Artisanal fishery vessels, especially those in developing countries or remote areas, are too small to accommodate a traditional observer.
Monitoring bycatch in small scale coastal gillnet fisheries, is notoriously challenging, due to the inability to place observers on small vessels, and the difficulty of verifying information provided by fishers during interviews.
For them, resources can be scarce and new technologies difficult to implement.
Artisanal fishers and their families are often excluded from many seafood markets, and they often lack the tools to demonstrate sustainable fishing practices.
Support and assistance to artisanal fisher focus on improving practices and management, but often ignores commercial viability and profitability.
A high proportion of small scale coastal fisheries revolve around the use of large-mesh gillnets, which can be set from small vessels with small crews in a wide variety of water depths and marine and coastal habitats.
Currently, a high proportion of these fisheries, particularly those in developing countries – use gillnets, a gear known to be associated with high levels of bycatch of non-target, high conservation value species like marine mammals and turtles.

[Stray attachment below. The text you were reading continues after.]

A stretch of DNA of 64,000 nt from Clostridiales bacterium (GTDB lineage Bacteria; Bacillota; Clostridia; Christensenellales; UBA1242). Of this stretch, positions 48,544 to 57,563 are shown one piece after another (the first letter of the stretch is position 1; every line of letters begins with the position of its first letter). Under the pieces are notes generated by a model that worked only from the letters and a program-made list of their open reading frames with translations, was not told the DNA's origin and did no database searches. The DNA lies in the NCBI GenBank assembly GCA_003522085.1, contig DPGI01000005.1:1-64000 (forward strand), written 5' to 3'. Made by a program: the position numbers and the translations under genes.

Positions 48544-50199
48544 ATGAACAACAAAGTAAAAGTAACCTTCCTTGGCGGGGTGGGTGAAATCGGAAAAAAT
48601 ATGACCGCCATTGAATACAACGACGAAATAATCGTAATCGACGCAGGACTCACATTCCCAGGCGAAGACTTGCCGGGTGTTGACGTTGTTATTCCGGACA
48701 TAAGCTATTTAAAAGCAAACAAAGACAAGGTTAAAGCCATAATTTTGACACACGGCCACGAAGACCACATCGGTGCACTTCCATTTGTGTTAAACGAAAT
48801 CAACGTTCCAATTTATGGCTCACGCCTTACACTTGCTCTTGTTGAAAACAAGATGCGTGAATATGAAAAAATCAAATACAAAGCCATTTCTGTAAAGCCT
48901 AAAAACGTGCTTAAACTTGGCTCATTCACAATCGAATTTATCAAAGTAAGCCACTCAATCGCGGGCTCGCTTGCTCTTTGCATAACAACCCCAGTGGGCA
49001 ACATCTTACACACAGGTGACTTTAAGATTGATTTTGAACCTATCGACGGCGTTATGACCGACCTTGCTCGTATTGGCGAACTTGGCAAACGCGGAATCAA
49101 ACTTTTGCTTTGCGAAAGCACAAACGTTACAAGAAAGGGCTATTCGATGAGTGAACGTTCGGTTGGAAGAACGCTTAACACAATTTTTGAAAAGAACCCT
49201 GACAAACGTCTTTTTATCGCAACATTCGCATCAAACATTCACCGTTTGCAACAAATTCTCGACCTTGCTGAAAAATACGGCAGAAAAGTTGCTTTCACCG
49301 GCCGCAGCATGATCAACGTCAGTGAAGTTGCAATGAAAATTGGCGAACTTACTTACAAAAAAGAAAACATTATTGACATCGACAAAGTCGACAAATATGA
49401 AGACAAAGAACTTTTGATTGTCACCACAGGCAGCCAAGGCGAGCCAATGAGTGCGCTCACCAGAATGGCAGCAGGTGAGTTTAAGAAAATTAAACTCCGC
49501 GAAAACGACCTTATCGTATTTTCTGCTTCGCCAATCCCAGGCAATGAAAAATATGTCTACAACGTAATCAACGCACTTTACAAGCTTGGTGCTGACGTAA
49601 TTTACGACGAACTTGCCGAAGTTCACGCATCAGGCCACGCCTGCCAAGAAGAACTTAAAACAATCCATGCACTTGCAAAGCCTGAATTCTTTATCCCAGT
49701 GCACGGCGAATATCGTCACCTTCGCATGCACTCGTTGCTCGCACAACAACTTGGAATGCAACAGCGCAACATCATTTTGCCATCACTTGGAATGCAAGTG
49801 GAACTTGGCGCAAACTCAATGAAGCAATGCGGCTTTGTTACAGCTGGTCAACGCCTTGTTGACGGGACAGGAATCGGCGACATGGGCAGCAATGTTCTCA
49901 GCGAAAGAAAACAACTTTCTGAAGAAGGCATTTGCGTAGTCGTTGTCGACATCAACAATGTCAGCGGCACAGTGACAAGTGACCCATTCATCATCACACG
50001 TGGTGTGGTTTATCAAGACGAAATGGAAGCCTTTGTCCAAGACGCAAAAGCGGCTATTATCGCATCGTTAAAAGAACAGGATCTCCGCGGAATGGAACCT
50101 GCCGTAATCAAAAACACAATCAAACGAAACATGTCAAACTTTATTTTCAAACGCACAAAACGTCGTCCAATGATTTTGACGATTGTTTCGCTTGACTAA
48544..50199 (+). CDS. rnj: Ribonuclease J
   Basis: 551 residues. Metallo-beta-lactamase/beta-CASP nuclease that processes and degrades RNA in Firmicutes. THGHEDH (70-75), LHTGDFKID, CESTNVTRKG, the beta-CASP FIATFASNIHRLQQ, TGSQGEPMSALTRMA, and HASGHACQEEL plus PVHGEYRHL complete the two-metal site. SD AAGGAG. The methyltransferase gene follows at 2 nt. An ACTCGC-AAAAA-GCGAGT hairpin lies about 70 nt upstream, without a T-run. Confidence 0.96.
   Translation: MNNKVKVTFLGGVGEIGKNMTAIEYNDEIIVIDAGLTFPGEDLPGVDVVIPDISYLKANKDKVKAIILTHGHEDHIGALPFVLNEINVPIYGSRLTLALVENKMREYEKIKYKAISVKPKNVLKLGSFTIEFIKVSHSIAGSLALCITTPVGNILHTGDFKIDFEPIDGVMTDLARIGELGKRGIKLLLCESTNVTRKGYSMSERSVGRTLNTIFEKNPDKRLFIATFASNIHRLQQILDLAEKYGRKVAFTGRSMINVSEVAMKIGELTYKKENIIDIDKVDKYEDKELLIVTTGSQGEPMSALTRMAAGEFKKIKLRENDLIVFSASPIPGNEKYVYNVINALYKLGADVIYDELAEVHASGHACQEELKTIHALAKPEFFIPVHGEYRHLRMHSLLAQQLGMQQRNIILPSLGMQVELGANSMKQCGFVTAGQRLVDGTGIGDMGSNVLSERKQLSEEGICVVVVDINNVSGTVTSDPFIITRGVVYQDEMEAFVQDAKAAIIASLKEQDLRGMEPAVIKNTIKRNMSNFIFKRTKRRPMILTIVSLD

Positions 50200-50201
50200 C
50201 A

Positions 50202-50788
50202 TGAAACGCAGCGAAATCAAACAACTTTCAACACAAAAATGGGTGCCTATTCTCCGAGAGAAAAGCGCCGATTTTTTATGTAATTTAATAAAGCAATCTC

Gillnets are one of the least discriminating types of fishing gear, and are the gear most often associated with marine mammal bycatch 8-10.
Existing technologies are focused on vessel monitoring and not on verifying the origin of seafood products.
Remote Electronic Monitoring (REM) systems have been developed in the US and Europe, and have had moderate success in using recorded video to monitor the volumes of non-target fish bycatch as fish are sorted on board.
However, these systems were deemed less successful for monitoring cetacean by-catch due to their positioning, and less suited to artisanal fisheries in developing countries due to their high cost and the need to have dry space on board for computers and battery backs and computers, and high-speed 3G-4G networks for transmission of real-time data 11.
While not suitable for artisanal fisheries, where stakeholders have worked together to reduce bycatch in largescale commercial fisheries, there have been many success stories.
The placement of observers on tuna purse seine vessels operating in the Eastern Tropical Pacific was critical to the process of accurately describing, monitoring, and ultimately reducing dolphin bycatch in that fishery5,6.
Similarly – marine turtle bycatch has been effectively reduced in shrimp fisheries around the world through the use of observers, and the implementation of turtle-excluder devices on shrimp trawlers7.